This is not to minimize the positive and even therapeutic effects of pursuing excellence in sports. The intense focus can be a providential escape from social awkwardness, bad life circumstances or physical and emotional pain. It can be a way to positively enlist aspects of your makeup that are challenging elsewhere. Michael Phelps put his ADD energy to work in the pool, Tyler Hamilton cycled his way through the low spots of depression, endurance athletes support their high from endorphins and action sports athletes get their fix from adrenaline. Sports can be a legal, effective and healthy way to compensate and even medicate for a host of issues. That part is all good.

It gets dicey when the single-minded pursuit leads to antisocial or even destructive behavior: when self-confidence becomes Narcissism; or when self-control becomes an eating disorder; or when self-discipline becomes compulsive overtraining; or when a higher bar becomes crippling anxiety; or when enviable fearlessness becomes reckless irresponsibility. It gets dicey when the internal focus can no longer be diverted outwards, towards a wider field of view that includes contentedness, happiness, social connection and enduring, sustainable well-being. Call it empathy or call it being a decent human being—actively caring about people beyond yourself actually lightens your load, and becomes a form of strength.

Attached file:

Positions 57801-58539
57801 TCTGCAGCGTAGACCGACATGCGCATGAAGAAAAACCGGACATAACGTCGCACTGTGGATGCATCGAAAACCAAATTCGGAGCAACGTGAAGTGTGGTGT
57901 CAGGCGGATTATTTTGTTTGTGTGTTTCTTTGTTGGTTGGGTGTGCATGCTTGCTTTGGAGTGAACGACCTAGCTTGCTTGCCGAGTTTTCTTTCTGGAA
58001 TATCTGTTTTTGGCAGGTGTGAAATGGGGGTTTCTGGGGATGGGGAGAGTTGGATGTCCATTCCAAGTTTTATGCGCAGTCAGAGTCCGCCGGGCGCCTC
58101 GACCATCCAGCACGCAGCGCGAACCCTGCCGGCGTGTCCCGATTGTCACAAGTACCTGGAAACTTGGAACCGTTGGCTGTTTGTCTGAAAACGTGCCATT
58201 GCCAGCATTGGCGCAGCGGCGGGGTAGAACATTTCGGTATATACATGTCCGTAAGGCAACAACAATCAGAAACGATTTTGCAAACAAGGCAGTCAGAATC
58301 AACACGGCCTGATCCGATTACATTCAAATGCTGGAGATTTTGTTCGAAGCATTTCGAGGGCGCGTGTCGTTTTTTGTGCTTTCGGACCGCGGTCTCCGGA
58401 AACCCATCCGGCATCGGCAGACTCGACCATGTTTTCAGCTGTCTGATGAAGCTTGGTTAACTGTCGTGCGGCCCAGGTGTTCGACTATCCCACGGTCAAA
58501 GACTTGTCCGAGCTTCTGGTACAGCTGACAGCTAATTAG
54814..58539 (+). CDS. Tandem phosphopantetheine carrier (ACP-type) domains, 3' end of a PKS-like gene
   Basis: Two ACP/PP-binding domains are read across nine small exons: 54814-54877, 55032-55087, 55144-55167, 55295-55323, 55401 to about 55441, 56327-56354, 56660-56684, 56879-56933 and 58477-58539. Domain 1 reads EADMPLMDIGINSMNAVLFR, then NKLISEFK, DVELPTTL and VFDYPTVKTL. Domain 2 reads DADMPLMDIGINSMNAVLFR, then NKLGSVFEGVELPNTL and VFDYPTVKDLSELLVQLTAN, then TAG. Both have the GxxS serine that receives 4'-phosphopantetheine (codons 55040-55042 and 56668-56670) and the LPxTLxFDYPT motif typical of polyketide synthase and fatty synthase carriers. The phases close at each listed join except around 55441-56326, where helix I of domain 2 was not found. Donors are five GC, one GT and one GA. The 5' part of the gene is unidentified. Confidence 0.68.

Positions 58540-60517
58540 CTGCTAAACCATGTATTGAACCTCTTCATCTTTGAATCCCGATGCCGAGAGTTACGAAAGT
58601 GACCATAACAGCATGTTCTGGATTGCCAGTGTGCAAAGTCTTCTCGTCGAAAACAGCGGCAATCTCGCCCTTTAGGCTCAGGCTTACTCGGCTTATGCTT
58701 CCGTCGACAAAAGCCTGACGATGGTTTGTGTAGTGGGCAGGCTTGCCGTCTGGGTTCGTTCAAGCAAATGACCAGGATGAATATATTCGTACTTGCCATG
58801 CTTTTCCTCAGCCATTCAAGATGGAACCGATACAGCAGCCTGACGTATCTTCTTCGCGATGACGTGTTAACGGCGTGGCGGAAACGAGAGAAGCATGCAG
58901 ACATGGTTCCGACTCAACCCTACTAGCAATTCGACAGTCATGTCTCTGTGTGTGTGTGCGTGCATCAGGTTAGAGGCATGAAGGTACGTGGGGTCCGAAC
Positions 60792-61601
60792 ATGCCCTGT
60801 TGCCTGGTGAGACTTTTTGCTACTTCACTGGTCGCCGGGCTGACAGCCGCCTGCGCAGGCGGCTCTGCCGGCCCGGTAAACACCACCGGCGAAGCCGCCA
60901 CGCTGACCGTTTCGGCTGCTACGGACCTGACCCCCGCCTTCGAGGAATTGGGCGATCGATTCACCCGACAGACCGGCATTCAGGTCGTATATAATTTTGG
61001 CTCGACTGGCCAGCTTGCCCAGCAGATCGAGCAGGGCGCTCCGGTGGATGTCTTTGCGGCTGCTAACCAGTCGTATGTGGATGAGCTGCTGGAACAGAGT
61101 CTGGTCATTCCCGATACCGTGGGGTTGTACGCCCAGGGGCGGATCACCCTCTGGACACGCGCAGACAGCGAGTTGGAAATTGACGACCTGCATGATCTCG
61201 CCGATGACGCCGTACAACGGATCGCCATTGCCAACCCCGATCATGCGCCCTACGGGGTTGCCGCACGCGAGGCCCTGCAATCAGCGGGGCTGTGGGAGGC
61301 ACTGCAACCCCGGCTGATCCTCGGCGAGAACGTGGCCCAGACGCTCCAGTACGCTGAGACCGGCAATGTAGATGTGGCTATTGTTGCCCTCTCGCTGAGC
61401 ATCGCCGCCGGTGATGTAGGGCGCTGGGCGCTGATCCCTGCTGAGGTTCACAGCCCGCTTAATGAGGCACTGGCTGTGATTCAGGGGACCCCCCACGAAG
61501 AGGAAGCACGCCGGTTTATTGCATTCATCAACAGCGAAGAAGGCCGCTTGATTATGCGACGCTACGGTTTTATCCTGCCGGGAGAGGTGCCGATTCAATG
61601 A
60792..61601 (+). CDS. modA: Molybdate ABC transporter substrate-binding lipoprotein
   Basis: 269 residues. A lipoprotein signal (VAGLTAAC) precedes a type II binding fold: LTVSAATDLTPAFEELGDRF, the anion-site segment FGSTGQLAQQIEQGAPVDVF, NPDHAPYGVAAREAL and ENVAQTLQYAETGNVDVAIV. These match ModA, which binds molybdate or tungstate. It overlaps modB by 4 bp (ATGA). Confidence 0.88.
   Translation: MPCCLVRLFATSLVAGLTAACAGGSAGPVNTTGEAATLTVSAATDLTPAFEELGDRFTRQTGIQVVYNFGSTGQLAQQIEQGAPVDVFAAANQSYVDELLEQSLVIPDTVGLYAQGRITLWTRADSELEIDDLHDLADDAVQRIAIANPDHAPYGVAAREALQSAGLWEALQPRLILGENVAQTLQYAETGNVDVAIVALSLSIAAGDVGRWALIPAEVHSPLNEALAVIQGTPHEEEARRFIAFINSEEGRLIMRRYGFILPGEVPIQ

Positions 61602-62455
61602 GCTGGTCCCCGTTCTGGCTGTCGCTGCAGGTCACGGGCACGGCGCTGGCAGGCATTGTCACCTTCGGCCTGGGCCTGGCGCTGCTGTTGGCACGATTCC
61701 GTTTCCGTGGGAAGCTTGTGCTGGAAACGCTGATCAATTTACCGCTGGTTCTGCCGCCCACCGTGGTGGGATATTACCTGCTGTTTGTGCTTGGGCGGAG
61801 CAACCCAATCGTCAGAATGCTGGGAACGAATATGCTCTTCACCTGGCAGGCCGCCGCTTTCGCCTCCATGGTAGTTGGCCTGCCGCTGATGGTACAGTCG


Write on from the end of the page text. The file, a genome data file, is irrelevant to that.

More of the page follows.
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Hang time with teammates is one of the best lifetime bennies of sport.

For athletes bent on success and those who support them, it’s a tough balance. When trying to get through a grueling workout or competition, athletes are told to go inside themselves, tap into their deepest reserves for that last scrap of resolve. In these moments nobody says “ask for help” or “give yourself a break” or “surrender” because that would sound ridiculous. Ultimately athletic performance, whether in an individual or team sport, is entirely self-motivated and self-controlled. Digging deep, pushing hard, ignoring pain, risking everything—in sport all of it is considered a reasonable and virtuous sacrifice. But just as reaching inside for strength has value, so too does the ability to access, appreciate and accept resources of strength outside of yourself.

Fish’s story was its own victory, a reminder that if you have to choose between success in sports and long term health, choose the latter. Better yet, look for the third choice that includes both. Confidence can exist with humility, strength with vulnerability, self-discipline with self-forgiveness, competitiveness with camaraderie. They are among the many essential life skills athletes are wise to cultivate while still in sports. Doing so will make the transition away from sports much easier and the relationships after sports much richer. You don’t just quit competitive sports. There is a clean up involved. It’s better to know that going in.